I ran back to the car and feverishly started putting my 7 weight together, calling Trevor at the same time. He could hear the seriousness in my voice as I told him about the monster fish there. “I’m on my way” he said and I returned to fish. There was no one else out on the water, no one at all to see the big fish rolling on the surface and darting around like shadows just under. In no time at all I was hooked up with the biggest fish of my life and learned what it is like to worry about your backing knot. When I hooked the fish, I had maybe 20 feet of fly line out. It took no more than 3 seconds to see my backing racing through the guides and probably another second before my heart started pounding.

The rest of that night is a bit hazy, kind of like a good dream where you wake up and everything seems so real and yet so distant. I do remember that the first fish threw my fly while the next broke my off. Eventually I started landing fish. Trevor showed up and both of us caught stripers over 20 pounds according to the boga. Both of us got cleaned out a few times as well. These fish are insane when hooked and head for the far reaches of the earth in their efforts to throw the fly. Occasionally I would just burst out laughing at how ridiculous the whole situation was. We were there alone with more monster stripers than we could possibly hook in a night, and the fish were just so big.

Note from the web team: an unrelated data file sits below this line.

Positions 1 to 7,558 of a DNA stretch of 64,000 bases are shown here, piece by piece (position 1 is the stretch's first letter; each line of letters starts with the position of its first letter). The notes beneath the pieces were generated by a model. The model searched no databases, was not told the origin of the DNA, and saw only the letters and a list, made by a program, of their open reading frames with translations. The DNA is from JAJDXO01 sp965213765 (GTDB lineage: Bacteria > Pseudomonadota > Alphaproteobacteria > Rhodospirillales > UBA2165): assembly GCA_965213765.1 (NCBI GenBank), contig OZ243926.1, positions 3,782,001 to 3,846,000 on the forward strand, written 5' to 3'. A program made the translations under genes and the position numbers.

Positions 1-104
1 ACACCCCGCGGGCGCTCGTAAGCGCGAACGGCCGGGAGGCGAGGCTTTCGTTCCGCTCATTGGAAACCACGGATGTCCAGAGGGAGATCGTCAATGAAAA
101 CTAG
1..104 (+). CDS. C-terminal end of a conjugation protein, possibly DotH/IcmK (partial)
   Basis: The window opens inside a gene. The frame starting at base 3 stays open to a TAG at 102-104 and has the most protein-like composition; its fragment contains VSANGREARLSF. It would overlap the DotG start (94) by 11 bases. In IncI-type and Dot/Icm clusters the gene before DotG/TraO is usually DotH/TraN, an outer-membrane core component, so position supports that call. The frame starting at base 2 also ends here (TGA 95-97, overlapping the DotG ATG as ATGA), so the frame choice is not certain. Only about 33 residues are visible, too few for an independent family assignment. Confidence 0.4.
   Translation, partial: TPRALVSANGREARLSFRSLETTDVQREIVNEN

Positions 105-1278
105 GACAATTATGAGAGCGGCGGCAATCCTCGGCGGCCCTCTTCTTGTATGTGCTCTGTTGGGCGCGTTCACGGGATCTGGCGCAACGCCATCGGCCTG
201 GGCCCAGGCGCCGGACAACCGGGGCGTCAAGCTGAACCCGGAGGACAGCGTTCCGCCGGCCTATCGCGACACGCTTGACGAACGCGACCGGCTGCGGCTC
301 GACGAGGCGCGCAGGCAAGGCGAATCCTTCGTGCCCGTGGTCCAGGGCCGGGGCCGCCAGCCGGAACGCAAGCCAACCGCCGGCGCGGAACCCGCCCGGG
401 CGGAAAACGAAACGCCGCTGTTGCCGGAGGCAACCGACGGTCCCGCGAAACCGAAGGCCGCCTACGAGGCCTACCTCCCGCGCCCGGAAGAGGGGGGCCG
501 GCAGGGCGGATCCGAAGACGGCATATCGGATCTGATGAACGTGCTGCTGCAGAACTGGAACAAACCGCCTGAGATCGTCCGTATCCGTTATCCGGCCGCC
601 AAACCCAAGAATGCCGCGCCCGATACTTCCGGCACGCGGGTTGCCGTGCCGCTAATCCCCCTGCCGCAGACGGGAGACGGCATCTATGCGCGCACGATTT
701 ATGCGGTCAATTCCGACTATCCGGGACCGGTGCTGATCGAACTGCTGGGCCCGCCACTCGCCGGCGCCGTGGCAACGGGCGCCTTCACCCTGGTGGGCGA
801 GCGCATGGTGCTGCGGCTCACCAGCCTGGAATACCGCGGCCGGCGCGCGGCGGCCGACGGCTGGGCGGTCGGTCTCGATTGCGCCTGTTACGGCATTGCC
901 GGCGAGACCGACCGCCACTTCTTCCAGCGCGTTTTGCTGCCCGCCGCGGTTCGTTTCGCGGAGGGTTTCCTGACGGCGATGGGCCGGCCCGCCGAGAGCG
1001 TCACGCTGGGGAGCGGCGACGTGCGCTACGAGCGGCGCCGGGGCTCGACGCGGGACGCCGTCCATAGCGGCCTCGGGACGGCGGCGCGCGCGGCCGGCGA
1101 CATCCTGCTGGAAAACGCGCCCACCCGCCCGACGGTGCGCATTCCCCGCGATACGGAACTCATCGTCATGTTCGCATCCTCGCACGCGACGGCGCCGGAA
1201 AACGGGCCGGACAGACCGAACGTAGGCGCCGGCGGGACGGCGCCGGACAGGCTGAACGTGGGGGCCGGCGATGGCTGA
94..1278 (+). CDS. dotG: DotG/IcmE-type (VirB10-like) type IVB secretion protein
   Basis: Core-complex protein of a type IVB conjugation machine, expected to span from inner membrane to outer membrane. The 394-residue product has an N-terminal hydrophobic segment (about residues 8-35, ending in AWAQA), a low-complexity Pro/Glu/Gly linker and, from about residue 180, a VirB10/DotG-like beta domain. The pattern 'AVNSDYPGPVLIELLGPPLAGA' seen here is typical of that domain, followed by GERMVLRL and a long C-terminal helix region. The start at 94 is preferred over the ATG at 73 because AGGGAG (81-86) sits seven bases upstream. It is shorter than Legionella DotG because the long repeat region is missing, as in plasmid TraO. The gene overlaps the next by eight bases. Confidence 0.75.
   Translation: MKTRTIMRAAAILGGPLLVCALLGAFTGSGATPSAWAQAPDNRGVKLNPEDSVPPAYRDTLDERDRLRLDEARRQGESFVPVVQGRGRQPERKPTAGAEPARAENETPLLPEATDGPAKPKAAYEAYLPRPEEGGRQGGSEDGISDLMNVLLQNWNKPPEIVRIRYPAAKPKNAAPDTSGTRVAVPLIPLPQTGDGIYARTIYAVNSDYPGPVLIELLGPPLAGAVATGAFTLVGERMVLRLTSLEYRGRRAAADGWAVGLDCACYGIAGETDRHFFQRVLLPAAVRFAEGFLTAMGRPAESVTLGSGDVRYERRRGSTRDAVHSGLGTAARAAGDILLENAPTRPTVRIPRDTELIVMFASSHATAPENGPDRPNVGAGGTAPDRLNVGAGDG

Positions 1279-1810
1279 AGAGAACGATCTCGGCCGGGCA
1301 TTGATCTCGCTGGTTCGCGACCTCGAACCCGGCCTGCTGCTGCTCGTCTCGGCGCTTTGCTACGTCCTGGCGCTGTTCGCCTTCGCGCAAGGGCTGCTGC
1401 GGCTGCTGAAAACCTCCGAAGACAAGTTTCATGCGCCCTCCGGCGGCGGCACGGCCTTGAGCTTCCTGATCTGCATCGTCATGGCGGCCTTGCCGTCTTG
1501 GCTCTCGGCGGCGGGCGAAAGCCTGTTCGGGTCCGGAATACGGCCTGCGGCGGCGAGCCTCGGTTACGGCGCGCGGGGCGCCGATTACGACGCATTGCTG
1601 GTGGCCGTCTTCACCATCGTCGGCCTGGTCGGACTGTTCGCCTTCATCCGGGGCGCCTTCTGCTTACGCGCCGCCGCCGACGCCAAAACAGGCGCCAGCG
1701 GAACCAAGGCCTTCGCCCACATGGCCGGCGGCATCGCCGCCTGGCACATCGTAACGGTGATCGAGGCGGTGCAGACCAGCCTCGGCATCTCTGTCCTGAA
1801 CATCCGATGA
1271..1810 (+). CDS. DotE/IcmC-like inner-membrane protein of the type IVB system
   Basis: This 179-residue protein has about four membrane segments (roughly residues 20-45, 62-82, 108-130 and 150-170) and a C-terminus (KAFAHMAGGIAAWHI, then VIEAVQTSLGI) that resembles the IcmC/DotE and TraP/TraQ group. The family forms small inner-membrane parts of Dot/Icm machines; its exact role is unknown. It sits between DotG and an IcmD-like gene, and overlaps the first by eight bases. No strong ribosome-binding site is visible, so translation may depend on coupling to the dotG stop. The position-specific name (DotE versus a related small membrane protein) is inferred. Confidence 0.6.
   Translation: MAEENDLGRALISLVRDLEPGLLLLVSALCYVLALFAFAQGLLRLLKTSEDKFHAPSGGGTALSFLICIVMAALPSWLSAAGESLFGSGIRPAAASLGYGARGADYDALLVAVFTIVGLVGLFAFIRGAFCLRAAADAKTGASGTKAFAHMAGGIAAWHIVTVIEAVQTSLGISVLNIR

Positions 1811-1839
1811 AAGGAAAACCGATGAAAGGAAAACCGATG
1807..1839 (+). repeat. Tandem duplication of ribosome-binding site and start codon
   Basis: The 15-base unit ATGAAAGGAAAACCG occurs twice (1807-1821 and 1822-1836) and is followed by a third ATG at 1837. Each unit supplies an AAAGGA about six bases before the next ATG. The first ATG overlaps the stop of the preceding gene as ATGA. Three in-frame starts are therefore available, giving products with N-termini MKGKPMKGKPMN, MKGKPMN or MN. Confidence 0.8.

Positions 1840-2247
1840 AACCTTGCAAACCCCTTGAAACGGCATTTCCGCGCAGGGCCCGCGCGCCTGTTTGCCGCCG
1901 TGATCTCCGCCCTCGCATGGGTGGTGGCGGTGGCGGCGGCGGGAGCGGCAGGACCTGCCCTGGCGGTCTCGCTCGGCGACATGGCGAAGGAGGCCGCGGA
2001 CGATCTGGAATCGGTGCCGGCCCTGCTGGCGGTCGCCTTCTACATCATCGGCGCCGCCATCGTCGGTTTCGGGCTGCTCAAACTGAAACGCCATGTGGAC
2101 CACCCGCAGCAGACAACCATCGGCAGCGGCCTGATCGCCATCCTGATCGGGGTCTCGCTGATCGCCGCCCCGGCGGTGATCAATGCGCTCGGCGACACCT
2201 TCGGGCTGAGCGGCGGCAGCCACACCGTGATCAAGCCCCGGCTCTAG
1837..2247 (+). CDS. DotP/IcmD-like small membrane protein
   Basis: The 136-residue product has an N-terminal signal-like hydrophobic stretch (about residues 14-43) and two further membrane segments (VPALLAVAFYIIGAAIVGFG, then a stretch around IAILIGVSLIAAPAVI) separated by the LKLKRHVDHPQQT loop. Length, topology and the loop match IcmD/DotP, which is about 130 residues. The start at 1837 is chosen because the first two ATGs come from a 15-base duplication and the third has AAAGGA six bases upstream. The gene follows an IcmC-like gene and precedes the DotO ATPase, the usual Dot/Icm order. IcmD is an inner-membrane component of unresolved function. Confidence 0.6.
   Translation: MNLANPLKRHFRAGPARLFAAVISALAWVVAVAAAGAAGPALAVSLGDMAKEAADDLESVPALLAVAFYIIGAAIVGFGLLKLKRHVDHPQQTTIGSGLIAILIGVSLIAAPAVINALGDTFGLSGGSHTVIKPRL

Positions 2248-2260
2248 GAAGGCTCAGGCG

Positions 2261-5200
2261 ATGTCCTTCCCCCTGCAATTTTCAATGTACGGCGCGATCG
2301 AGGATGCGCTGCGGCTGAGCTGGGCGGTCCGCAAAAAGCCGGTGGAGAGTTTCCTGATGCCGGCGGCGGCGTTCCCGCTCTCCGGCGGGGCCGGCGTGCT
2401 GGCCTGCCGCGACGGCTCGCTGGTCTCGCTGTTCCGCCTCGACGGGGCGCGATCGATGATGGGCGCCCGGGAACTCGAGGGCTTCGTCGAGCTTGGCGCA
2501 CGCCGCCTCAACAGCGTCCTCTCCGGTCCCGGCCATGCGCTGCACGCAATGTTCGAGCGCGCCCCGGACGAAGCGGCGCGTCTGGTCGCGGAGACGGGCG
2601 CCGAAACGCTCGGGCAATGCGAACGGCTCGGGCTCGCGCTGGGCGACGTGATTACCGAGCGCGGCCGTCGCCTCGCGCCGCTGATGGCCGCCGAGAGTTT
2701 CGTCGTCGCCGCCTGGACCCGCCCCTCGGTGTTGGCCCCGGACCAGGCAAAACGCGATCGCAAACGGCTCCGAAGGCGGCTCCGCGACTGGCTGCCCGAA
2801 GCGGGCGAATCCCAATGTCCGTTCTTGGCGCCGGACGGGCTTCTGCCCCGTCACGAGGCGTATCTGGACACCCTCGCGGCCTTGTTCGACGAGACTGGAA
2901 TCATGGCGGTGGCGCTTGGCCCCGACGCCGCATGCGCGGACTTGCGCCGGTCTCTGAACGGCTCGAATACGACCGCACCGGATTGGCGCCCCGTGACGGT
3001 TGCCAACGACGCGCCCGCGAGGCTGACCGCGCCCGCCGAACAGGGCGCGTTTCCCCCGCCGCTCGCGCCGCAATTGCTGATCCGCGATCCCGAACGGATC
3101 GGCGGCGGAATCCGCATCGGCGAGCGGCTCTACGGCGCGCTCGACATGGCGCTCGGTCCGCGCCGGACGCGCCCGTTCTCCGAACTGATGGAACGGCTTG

While it is possible that a night of monster fish could ruin me for life, I believe I’ll still enjoy chasing trout at least as much if not more than big stripers. When I think about fishing now, I still am taken to a trout stream in my dreams. Not to mention that I would need a heavier outfit if I was going to chase stripers that were any larger than the 15-25 pound fish we were catching. My 7 weight was pitifully inadequate but somehow managed to get the job done. I felt quite helpless every time one of these fish started running. Of course, if they just rolled over and beached themselves, then it probably wouldn’t have been a day to dream about…